Author: Evelyn Ransom
Characters: Stan Shunpike
Here's a quick bit about little Stan that I wrote for the Christmas Challenge over at FA.org. It is slightly modified from its original form. Some might find it disturbing, but it is really rather tame. I offer it as a brief respite from the 'Gangland' storyline (Chapter 3 to be up soon).
''Appy Christmas, Ern.'
'And you, Stan. Plans?'
'Nuffink drastic. A little drink. Few presents. Close friends only, yeah.'
'Stuffin' ta Christmas burd.' Ernie Prang tapped his nose and laughed hoarsely.
''Tis the season, Ern. 'Tis the season.'
Stan Shunpike hurries home eager to be out of the cold. He opens the door to his flat and is hit by the musky animal scent of bachelor life. Once inside, he locks the door, starting from the deadbolt at the top. Lock. Lock. Lock. He shrugs away his tie and takes a few fumbling twists at his shirt buttons.
''Ome, sweet 'ome,' he remarks to himself with all the magic of ritual. He sits down and has a drink. Snow tonight.
''Appy Christmas.' He toasts himself, spilling a little on his trousers. Holiday tomorrow. Maybe he'll go to the park. Enjoy the fresh air. Watch the kids play in the snow. He takes a long taste.
Stan doesn't remember snow so much from when he was young. He gets up and rechecks the locks. Then he makes sure the blinds are drawn. As a child, Stan had other things to concern himself. He climbs up on the counter in the kitchen, steadying himself with a hand on the cupboard. He tugs at the vent of the broken ceiling fan 'til it shifts loose. He places it atop the cupboard.
His parents had died when he was young. Oh, he had a few years to know them. Build memories. Maybe that made the loss all the crueller.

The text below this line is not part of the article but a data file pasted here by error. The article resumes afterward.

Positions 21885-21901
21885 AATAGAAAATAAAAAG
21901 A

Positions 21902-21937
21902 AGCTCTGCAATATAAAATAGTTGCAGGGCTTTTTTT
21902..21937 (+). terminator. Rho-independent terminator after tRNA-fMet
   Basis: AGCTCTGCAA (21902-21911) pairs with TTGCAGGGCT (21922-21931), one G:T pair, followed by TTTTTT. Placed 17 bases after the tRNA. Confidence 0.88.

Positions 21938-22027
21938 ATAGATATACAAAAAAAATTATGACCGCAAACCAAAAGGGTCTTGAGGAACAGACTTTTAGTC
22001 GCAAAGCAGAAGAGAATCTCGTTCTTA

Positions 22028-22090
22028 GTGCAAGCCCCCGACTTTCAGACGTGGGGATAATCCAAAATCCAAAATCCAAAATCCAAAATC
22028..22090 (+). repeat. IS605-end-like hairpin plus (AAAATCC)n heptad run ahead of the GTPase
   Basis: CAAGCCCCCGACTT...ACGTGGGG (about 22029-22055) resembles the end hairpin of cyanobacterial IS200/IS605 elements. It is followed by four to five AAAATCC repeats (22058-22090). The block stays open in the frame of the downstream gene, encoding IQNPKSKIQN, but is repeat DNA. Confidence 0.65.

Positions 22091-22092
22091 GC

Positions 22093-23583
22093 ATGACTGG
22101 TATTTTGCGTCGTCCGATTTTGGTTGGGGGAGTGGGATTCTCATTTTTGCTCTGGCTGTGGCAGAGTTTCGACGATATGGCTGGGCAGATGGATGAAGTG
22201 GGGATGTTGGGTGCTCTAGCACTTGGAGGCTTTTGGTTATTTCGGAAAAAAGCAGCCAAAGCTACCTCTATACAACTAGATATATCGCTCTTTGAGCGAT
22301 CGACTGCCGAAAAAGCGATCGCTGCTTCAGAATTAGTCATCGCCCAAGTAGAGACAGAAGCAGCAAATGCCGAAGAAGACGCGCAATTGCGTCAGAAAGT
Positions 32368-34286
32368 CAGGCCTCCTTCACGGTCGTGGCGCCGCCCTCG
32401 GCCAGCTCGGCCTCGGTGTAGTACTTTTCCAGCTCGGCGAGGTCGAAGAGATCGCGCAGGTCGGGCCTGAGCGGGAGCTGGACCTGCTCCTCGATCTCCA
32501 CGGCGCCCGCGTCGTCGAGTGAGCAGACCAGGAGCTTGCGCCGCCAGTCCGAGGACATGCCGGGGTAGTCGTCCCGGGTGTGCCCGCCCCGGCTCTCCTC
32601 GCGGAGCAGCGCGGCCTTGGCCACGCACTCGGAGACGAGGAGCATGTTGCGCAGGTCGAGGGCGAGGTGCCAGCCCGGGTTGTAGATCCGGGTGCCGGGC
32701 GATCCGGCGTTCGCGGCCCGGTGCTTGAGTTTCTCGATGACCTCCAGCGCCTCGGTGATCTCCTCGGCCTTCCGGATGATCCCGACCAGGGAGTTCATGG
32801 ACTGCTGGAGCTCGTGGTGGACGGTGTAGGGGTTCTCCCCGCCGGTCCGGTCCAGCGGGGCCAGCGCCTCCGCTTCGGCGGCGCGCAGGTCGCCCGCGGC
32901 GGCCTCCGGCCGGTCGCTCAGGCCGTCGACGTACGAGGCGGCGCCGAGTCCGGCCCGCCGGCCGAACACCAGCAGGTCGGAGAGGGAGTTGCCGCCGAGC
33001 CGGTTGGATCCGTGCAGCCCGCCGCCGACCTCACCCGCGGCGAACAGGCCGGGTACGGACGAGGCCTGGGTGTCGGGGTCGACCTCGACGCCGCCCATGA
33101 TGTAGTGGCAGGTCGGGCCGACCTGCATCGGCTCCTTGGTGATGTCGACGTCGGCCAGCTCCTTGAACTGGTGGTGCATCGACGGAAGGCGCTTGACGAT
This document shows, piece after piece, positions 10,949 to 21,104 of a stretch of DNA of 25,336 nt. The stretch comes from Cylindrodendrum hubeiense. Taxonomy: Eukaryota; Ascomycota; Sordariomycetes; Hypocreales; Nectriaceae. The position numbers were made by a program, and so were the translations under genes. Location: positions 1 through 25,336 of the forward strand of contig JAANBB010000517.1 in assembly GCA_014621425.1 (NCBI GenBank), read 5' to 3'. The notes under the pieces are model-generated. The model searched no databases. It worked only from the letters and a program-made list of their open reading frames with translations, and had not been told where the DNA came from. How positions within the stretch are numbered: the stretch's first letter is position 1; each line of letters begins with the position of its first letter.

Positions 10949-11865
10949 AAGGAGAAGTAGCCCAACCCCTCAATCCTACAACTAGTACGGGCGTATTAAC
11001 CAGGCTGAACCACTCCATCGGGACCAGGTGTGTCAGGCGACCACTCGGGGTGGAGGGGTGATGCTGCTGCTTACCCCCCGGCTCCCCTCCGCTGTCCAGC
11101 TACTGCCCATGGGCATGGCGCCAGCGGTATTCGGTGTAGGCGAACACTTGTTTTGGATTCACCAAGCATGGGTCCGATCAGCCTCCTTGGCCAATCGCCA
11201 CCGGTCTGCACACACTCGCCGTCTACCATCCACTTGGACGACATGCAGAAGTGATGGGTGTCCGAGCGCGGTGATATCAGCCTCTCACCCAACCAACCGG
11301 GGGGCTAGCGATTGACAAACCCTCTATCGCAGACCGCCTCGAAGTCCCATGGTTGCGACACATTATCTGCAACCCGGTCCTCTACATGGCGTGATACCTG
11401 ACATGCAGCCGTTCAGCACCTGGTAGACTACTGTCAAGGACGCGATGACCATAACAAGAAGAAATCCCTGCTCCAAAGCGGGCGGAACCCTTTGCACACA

He stops as he slides his hand into the dark hole in the ceiling, lost in thought.
'Wonder if it's like this for poor ol' Neville, too.' He shakes his head. Not like this.
Dust falls as he pulls the bundle down from its hiding place. He climbs down and has another drink before unwrapping the heavy brown paper. He holds his breath. Ritual.
He bought them from a bloke in Amsterdam. Fellow sussed him right off. Three glossy magazines. Two in colour. His hand trembles a little as he opens the first one. The boys were obviously foreign, Dutch probably. About the same age he had been. He tried never to look at their eyes. Tried not to see the fear. The confusion. The pain. The betrayal. He wasn't a bad person. He takes off his shirt. He hangs his belt over the back of a chair.
No one had protected him, had they? He tried to run away once, but where could he go? Just an orphan. No family. When he was found, he was sent right back and it would be worse.
He looks at the bad lighting in the shots. It's all done hastily. Like it could be packed up in a flash. So quick really, but it felt like forever. Stan's breathing was heavy. His skin felt raw.
He remembered being in front of the camera:
You love it! Don't you? Look at you!
Come on, boy. Yeah. Good boy.
Only little girls cry. Are you a little girl? Come here.
He looks into their eyes. So lost. Is he someone's son? Is this one? Brothers? Don't you have anyone? Won't someone protect them?
If you tell, I'll kill you. Understand? No one will ever look for you. I'll kill you.
Stan pushes away the tears with the back of his hand. Little lost boys and men who don't let their faces be shown. Why?